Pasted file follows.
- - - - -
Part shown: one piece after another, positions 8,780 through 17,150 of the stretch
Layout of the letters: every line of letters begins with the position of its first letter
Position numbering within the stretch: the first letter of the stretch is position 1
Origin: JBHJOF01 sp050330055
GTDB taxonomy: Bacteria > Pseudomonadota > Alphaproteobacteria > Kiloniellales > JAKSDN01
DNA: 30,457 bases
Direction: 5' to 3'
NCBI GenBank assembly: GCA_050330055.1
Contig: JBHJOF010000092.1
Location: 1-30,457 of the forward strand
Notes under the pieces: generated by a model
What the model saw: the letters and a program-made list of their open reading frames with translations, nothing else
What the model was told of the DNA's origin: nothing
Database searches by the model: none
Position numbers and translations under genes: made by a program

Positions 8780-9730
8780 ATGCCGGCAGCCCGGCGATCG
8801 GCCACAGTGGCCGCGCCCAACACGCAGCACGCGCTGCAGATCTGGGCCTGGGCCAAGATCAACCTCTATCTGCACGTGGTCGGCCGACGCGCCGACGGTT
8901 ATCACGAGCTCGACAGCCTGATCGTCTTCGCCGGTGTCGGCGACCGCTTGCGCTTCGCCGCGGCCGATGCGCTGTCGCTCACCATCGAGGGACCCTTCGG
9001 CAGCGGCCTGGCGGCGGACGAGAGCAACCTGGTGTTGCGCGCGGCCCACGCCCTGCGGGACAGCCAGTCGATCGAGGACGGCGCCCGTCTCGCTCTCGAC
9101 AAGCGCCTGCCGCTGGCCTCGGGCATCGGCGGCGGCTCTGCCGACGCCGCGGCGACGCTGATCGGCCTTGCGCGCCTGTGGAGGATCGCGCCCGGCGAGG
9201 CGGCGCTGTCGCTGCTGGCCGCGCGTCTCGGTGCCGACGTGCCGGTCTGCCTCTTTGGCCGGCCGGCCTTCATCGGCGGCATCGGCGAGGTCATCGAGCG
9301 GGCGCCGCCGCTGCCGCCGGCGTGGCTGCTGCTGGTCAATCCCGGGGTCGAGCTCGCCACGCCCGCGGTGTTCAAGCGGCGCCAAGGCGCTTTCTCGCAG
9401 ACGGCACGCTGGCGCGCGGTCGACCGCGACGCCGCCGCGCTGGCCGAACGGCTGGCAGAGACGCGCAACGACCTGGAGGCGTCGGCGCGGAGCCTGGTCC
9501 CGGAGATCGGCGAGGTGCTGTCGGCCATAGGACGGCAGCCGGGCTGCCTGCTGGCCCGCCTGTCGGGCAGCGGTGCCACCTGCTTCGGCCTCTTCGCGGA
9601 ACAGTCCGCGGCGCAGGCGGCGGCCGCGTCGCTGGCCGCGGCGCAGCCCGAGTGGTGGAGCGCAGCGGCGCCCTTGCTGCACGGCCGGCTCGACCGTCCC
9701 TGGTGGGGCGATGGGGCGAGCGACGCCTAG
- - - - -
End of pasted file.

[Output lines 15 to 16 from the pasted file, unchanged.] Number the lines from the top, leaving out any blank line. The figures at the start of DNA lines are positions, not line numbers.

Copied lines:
Position numbers and translations under genes: made by a program

Positions 8780-9730